Latest Research from the Journal of Clinical Periodontology
Corona Virus – Dental Update
Issue Date: 15/6/2020
Life Dental & Wellbeing is now open.
We are not running at full capacity yet as we are phasing our return to the new normal so please be patient if you are struggling to get through to us or waiting to hear back from you about an appointment. As expected, the way we operate will be a bit different but please do be reassured that we will continue to look after you and your oral health in a safe clinical environment.
If you have a dental appointment in the coming weeks we will be contacting you the day before to talk through the appointment procedure and ensure that you are happy to attend.
If you have a dental emergency please call the practice during normal working hours and we will endeavour to help you, however please be aware that there are some restrictions on the treatments we can undertake during the current Alert Status. Outside normal working hours and at weekends or on Bank Holidays please call the practice for further information that will guide you through the Out of Hours service.
We look forward to seeing you soon.
Ben Pearson and the team
Relationship between being overweight and gum disease
We all know that being overweight can have a negative effect on our health. However the latest research has just been published that shows a clear relationship between your weight and the risk of getting gum disease.
In an extensive study undertaken at the University College London scientists have clearly shown that there is a relationship between BMI (body mass index) and the risk of periodontal disease.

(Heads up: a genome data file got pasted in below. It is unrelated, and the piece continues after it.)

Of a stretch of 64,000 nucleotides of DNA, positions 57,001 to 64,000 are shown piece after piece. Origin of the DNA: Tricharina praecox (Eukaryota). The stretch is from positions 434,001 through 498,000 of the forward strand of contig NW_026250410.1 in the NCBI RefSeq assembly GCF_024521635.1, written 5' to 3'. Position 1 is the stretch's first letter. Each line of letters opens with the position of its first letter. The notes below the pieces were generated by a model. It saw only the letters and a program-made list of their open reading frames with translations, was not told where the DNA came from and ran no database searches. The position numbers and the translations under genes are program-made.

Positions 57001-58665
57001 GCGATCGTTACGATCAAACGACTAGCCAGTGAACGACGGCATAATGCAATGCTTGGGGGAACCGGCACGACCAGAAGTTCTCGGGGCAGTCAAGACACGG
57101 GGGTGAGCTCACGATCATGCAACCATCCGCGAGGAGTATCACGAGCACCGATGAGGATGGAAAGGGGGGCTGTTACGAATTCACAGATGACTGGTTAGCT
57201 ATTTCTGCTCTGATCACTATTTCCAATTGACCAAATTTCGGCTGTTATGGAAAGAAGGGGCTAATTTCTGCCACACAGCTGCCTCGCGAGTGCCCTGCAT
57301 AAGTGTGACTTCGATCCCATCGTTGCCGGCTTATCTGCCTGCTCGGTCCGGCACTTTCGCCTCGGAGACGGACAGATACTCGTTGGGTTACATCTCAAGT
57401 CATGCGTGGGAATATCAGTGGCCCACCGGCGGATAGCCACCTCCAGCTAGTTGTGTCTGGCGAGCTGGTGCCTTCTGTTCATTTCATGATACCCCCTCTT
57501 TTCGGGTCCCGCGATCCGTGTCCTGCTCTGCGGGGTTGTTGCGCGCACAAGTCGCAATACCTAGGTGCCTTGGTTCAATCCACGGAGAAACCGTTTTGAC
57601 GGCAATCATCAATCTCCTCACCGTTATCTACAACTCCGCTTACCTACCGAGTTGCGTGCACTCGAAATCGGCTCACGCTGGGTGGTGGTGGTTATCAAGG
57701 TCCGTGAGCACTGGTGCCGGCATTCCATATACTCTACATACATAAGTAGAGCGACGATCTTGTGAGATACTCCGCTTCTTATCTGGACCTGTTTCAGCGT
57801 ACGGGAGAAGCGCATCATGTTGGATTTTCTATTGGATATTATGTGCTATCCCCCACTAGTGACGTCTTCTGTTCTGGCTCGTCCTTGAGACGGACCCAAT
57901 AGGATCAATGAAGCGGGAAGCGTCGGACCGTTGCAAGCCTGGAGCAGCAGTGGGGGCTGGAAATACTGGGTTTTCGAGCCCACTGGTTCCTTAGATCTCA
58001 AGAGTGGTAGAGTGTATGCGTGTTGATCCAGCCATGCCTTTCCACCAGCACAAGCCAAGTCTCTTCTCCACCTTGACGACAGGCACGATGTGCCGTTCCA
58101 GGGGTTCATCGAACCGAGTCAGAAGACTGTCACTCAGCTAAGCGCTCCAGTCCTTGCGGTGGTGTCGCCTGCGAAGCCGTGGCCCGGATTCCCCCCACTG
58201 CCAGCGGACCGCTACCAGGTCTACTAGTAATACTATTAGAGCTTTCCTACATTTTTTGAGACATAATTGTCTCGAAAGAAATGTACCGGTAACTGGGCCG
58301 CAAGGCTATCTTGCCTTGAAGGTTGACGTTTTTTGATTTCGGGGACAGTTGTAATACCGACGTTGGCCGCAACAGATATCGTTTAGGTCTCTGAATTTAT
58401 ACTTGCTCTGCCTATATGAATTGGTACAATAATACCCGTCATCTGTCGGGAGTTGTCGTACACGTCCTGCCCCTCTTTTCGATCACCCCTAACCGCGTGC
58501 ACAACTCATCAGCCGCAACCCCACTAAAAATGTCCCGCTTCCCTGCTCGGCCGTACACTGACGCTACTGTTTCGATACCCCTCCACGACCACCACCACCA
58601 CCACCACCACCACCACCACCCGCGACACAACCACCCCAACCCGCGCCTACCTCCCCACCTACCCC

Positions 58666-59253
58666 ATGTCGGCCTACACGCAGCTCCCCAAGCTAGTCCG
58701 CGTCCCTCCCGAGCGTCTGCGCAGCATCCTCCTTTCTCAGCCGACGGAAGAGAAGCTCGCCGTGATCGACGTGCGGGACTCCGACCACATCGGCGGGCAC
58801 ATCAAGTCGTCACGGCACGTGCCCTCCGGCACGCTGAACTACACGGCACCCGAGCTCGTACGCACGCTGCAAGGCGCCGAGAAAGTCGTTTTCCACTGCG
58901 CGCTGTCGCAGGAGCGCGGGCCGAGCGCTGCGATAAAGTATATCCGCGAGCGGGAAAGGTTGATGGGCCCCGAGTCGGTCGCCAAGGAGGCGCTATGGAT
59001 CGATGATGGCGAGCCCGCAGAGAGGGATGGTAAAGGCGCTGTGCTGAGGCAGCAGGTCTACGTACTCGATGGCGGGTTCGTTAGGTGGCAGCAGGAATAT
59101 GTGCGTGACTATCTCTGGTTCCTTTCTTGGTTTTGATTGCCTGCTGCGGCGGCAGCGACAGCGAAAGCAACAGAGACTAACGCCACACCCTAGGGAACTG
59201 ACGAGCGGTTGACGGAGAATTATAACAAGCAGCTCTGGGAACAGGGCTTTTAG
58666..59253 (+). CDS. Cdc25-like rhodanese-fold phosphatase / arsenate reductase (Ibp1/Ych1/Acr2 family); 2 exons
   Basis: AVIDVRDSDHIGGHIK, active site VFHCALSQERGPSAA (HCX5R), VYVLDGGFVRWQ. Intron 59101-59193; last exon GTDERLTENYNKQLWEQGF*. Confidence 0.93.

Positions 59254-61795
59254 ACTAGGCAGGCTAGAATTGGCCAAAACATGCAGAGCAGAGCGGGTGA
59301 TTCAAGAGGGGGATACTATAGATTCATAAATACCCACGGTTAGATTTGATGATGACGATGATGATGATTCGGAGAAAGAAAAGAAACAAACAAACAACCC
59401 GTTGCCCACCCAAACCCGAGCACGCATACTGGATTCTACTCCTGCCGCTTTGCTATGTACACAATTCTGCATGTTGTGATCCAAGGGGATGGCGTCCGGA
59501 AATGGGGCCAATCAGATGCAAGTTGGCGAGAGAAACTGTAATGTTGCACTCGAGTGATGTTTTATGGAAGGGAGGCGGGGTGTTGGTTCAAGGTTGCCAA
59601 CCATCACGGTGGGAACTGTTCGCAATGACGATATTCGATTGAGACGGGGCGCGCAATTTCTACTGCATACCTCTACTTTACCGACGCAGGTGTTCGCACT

Compared with people whose BMI is below 25, patients who have a BMI between 25 and 29.99 (commonly described as being overweight) are 2.6 times more likely to get gum disease and those with a BMI of over 30 (the definition for being obese) the risk is even bigger at 3.1 times. To put this into perspective that is about the same risk as smoking can have.
There is some debate about the validity of BMI as a measure of being overweight, however accepting that, this well carried out research clearly reinforces the potential long term harmful effects on our health of carrying too much weight.
We don’t want to preach but if you think you may be overweight and would like to do something about it to help improve your health then we can help. We have a Dietitian at the practice who will be able to guide you on the road to a healthier you so please get in touch if you would like some help.
There is some good news…. if you have got gum disease in the vast majority of cases it can be treated and the loss of teeth can be prevented or significantly delayed.
If you would like to work out your BMI it’s a simple calculation:
BMI = weight in kilos divided by you height in metres squared (Kg/m2)
As a guide a figure of 18-25 is considered within the normal range, 25-30 is overweight and above 30 is obese.
Or have a look at the NHS Choices website.